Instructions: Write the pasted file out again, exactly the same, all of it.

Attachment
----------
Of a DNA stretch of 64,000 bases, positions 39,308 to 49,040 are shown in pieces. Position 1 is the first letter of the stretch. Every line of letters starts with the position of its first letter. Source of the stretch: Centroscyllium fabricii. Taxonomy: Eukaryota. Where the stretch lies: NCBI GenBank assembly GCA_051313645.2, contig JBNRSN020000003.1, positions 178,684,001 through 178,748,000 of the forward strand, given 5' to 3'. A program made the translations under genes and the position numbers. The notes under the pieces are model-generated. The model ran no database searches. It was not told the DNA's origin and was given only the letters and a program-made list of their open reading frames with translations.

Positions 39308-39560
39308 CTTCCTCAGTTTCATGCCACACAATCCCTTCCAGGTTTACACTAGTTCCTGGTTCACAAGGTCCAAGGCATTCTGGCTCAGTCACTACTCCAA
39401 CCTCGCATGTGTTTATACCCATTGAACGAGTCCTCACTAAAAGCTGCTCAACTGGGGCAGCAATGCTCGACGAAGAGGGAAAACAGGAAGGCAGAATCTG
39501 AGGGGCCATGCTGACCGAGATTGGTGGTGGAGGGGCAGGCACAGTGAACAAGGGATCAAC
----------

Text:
Of a DNA stretch of 64,000 bases, positions 39,308 to 49,040 are shown in pieces. Position 1 is the first letter of the stretch. Every line of letters starts with the position of its first letter. Source of the stretch: Centroscyllium fabricii. Taxonomy: Eukaryota. Where the stretch lies: NCBI GenBank assembly GCA_051313645.2, contig JBNRSN020000003.1, positions 178,684,001 through 178,748,000 of the forward strand, given 5' to 3'. A program made the translations under genes and the position numbers. The notes under the pieces are model-generated. The model ran no database searches. It was not told the DNA's origin and was given only the letters and a program-made list of their open reading frames with translations.

Positions 39308-39560
39308 CTTCCTCAGTTTCATGCCACACAATCCCTTCCAGGTTTACACTAGTTCCTGGTTCACAAGGTCCAAGGCATTCTGGCTCAGTCACTACTCCAA
39401 CCTCGCATGTGTTTATACCCATTGAACGAGTCCTCACTAAAAGCTGCTCAACTGGGGCAGCAATGCTCGACGAAGAGGGAAAACAGGAAGGCAGAATCTG
39501 AGGGGCCATGCTGACCGAGATTGGTGGTGGAGGGGCAGGCACAGTGAACAAGGGATCAAC